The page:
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Don't half-ass many things

Half-ass one thing many times.

The purpose of a startup is to find a new and better way to do something

Before figuring out the product-market fit, startups tend to flail and try many different things. Often they prudently use the 80-20 approach.

But constantly doing new things is bad

You end up with too many processes and features, none of which exactly hit the spot. All of them have been 80-20ed.

Many different features or processes also take time to maintain. 20 different processes are more difficult to maintain than one process with 20 steps.

It also becomes more difficult to recognize when something is working.

And because you have to juggle so many things, your attention isn’t focused on it either.

It’s also less straightforward to train and onboard your users and your team.

Every new thing has a fixed cost regardless of whether it works or not

Every new initiative effectively has a starting penalty. It takes time before an iteration that works is developed.

While it’s much easier to start a new initiative than to find a 1% improvement in an existing one, it’s also not the right thing to do.

Instead, it’s better to zero in and focus on what already works and improve it a bit instead of grasping at a new thing that might work.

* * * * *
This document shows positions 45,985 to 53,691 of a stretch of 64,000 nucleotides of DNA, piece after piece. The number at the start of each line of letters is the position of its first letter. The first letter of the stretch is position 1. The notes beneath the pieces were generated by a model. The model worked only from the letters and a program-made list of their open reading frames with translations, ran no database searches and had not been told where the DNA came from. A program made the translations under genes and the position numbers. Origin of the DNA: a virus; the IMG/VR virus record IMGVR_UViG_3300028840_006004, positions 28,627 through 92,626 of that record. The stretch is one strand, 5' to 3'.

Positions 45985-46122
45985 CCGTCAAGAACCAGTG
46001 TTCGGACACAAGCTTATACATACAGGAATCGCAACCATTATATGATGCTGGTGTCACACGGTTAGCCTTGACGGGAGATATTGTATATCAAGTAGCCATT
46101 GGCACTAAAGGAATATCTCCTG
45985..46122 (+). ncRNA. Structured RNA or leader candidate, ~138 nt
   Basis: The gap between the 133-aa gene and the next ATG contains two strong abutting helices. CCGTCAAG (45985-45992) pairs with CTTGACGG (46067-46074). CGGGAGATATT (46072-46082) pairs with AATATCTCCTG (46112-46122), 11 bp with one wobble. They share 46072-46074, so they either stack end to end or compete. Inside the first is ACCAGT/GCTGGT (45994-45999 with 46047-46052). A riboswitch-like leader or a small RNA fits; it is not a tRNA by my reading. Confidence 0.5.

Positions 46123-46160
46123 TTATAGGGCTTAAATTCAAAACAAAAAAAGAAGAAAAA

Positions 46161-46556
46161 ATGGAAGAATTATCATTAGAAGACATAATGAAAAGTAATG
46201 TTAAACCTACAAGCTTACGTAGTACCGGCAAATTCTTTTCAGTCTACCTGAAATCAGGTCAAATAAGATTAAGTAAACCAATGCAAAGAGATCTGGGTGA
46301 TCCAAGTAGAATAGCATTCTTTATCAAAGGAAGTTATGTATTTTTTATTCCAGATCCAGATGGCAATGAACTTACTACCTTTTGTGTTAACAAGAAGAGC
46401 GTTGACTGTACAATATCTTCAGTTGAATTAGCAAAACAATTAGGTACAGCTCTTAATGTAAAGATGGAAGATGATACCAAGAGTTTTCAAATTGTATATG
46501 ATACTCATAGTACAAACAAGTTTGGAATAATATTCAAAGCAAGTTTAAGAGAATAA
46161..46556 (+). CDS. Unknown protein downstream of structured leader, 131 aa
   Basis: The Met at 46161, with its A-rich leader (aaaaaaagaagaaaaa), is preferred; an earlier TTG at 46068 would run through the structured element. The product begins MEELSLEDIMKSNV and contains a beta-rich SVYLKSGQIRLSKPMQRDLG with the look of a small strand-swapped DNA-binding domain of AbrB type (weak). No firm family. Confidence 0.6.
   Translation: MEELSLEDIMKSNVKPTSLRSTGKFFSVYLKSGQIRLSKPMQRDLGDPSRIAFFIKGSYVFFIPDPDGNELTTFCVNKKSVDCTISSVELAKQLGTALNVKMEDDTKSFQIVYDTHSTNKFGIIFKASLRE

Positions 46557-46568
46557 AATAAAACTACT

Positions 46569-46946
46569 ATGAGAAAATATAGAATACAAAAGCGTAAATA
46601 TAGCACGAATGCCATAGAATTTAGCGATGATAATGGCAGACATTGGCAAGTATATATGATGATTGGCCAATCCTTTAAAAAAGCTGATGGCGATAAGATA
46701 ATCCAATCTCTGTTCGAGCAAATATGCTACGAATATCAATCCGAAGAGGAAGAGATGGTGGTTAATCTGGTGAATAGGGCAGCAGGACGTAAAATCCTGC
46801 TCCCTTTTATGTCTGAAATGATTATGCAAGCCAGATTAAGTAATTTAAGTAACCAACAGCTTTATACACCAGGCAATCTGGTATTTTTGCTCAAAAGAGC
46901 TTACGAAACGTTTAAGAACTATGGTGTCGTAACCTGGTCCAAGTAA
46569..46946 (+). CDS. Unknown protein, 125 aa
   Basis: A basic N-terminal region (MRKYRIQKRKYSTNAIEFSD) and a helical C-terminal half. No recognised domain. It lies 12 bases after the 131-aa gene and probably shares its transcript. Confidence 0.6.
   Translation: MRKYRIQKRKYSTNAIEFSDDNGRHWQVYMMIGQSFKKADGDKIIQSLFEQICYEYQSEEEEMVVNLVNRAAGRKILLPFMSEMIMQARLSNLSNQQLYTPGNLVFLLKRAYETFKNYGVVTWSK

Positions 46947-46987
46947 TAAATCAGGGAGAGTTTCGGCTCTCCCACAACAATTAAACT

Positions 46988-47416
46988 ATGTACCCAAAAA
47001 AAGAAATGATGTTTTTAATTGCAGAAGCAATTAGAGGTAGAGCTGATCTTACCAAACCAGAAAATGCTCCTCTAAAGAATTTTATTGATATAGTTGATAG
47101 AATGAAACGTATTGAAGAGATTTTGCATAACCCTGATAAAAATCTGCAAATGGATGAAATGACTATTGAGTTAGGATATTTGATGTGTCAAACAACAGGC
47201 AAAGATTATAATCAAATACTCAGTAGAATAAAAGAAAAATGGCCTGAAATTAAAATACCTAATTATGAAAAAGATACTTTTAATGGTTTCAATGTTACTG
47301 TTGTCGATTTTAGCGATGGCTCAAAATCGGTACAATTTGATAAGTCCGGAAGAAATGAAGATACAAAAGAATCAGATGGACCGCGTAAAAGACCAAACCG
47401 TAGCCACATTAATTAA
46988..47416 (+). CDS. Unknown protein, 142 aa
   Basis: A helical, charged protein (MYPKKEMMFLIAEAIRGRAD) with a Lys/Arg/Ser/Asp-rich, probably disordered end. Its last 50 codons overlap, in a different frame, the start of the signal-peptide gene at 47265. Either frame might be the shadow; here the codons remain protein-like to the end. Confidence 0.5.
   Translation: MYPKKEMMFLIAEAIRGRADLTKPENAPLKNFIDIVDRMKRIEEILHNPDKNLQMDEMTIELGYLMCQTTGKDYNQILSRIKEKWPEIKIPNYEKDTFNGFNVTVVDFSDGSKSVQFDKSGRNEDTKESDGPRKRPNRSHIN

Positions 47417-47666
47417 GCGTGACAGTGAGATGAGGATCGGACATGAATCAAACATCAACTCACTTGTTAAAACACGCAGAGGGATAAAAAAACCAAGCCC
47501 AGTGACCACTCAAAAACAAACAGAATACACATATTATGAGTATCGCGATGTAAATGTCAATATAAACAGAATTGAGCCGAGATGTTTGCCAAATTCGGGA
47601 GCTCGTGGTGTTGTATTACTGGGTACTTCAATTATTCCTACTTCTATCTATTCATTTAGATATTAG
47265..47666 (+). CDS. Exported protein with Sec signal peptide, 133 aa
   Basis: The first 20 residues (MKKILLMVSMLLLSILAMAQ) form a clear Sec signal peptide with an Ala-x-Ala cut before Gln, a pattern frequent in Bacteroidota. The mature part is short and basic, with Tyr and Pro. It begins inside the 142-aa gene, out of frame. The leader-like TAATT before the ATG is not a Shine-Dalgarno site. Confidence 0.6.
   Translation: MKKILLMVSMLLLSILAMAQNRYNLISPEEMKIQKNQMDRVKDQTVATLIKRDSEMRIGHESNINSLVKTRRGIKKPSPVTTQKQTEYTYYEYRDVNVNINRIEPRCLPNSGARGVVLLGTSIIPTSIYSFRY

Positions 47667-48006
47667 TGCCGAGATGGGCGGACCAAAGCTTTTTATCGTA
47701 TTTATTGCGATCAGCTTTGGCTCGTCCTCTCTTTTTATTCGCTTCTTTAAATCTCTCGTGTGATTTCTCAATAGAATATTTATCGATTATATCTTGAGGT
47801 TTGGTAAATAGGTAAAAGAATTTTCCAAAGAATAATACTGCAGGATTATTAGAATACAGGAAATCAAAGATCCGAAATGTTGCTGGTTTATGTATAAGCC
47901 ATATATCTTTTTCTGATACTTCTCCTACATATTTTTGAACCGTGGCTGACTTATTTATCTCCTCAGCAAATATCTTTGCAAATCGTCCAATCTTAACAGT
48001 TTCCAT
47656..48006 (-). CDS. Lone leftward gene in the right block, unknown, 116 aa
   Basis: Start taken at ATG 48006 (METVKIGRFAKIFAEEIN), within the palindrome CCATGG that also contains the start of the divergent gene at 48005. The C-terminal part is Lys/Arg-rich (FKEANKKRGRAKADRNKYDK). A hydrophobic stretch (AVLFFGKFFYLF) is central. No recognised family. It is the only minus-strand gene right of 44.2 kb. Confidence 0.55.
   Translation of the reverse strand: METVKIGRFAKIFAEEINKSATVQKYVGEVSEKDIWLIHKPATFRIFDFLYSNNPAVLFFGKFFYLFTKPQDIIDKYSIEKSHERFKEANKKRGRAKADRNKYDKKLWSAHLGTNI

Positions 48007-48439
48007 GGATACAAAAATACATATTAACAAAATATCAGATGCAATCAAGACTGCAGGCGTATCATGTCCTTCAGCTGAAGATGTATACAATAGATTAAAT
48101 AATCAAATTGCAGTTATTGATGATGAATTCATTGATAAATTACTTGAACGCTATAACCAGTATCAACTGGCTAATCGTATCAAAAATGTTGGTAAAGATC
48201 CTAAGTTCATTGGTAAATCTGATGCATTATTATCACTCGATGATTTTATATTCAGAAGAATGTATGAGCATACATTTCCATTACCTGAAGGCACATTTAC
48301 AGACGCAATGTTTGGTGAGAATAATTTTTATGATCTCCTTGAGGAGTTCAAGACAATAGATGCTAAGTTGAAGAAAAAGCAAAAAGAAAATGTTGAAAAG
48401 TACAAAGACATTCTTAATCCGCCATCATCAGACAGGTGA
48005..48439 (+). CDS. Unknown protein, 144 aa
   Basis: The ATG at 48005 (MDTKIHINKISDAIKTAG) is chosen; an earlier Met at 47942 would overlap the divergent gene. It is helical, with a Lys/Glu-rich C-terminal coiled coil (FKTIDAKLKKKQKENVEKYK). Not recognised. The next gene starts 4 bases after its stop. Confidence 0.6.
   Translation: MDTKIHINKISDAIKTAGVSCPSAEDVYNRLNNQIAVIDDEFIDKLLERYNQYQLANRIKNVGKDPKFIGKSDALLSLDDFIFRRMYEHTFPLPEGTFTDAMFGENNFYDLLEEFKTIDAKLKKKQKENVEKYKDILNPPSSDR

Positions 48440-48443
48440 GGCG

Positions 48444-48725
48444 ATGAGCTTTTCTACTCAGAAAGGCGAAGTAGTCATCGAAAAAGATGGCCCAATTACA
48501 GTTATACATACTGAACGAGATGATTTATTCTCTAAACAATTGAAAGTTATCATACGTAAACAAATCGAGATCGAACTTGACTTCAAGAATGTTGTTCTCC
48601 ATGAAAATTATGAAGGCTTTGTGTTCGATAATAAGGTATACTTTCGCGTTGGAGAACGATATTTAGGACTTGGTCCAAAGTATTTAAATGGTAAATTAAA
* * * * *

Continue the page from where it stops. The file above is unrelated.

So, instead, build and re-evaluate more frequently

Once a feature is built, give it a limited amount of time before it starts paying off.

If it does not start paying of you should consider removing it entirely.

If it does, then it qualifies for another round of 80-20 to improve it.

It’s this sequence of 80-20 improvements to processes and functionality that build a successful product. Not many 80-20s on many different things.

Related Lessons

Further reading

  • The Prune Date
    Features come and go frequently during the lifetime of a product. Except that they often don't actually go but just stop being used.
  • Your product is a joke
    Lessons from improv about honing in on specific benefits

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